The European Commission President Ursula von der Leyen has urged countries to continue investing in renewables after Austria and the Netherlands joined Germany in making plans to revert to coal as the region’s energy crisis intensifies.

The European Union is committed to a green transition, but the supply chain consequences of the ongoing conflict between Russia and Ukraine have caused some nations to revert to burning fossil fuels in anticipation of a winter energy shortage.

In an interview with the Financial Times, von der Leyen said governments must stay focused on “massive investment in renewables”.

She added: “We have to make sure that we use this crisis to move forward and not to have a backsliding on the dirty fossil fuels. It’s a fine line and it’s not determined whether we are going to take the right turn.”

Italy and other EU nations are expected to follow the moves by Germany and Austria to switch back to coal, after Russia’s state-controlled Gazprom reduced supplies through the Nord Stream 1 gas pipeline to Europe by 60 percent last week.

Fears are growing on the continent of winter blackouts or energy rationing if supplies from Russia are cut further, or completely, reported the Daily Telegraph.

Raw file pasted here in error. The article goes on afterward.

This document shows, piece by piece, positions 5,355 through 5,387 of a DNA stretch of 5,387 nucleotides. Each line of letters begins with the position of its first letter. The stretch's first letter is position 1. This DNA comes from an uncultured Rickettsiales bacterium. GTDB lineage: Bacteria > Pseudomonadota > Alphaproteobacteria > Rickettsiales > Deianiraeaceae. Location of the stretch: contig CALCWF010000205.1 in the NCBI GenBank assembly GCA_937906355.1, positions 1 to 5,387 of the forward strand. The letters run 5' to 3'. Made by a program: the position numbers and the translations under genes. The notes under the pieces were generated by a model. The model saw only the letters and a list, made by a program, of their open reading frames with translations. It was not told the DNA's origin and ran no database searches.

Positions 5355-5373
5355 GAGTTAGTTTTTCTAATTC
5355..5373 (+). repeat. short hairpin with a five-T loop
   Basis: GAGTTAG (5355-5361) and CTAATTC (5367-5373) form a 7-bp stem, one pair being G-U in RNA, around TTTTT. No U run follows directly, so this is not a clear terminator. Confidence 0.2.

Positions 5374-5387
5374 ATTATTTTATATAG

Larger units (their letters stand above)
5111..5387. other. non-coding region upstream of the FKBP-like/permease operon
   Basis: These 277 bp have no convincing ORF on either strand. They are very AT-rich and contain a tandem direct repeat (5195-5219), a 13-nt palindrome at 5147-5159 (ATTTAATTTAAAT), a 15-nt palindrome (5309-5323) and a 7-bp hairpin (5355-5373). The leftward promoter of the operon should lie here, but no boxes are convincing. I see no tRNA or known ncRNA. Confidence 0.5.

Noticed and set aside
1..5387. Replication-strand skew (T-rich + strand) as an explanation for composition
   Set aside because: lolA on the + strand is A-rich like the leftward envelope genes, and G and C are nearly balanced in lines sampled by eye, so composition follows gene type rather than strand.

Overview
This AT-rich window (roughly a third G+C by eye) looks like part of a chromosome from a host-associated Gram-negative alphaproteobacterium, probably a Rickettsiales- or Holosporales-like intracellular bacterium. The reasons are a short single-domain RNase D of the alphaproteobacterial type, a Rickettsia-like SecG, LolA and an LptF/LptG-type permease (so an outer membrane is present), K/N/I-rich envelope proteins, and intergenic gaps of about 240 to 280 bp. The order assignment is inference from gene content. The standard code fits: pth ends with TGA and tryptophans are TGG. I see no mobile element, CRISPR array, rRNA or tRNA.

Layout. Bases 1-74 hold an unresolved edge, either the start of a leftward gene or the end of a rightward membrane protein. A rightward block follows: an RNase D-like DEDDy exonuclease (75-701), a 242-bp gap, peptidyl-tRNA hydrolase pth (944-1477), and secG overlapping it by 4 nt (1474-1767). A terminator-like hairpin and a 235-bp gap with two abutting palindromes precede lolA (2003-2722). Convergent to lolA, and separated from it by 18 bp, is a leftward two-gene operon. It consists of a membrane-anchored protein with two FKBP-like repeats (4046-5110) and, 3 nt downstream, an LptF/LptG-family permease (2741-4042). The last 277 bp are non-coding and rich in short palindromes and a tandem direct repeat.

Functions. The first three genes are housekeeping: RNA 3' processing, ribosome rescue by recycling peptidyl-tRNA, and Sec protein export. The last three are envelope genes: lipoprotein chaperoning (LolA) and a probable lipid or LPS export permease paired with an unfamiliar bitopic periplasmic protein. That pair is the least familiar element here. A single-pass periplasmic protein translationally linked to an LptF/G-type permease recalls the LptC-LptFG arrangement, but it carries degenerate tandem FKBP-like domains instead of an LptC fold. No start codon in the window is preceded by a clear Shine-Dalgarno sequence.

Rob Jetten, the Netherlands’ climate and energy minister, announced law changes on Monday that lifted a cap on production by coal-fired power plants.

The FT reported that European gas prices have surged more than 50 percent in the past week. It noted that gas is at least six times more costly within the Eurozone than it was prior to the pandemic.

The bloc aims to cut reliance on Russian energy, and von der Leyen said the EU must continue its push toward renewable energy sources while also finding alternatives to pipeline gas, such as cargoes of liquefied natural gas (LNG) from other regions.

Last week the bloc signed a deal with Israel and Egypt to procure gas in a bid to fortify storage facilities to a goal of 80 percent by winter, and producers such as Norway and Azerbaijan are increasing their output, giving the EU another alternative.

Von der Leyen said every effort was being made to ensure the EU would in future be able to say “we made the right choices”.

“It’s a lot of work still. And the circumstances are serious,” she added.

She also urged more nations to follow Germany’s lead in calling on its population to conserve energy.

“If we would decrease the heating in Europe by two degrees, or the cooling, less air conditioning, this would compensate the whole delivery of Nord Stream 1,” said von der Leyen.

“We have emergency plans in place that have the whole width of necessary steps, from the efficiency element, to energy savings, to prioritizing the needs,” she said.

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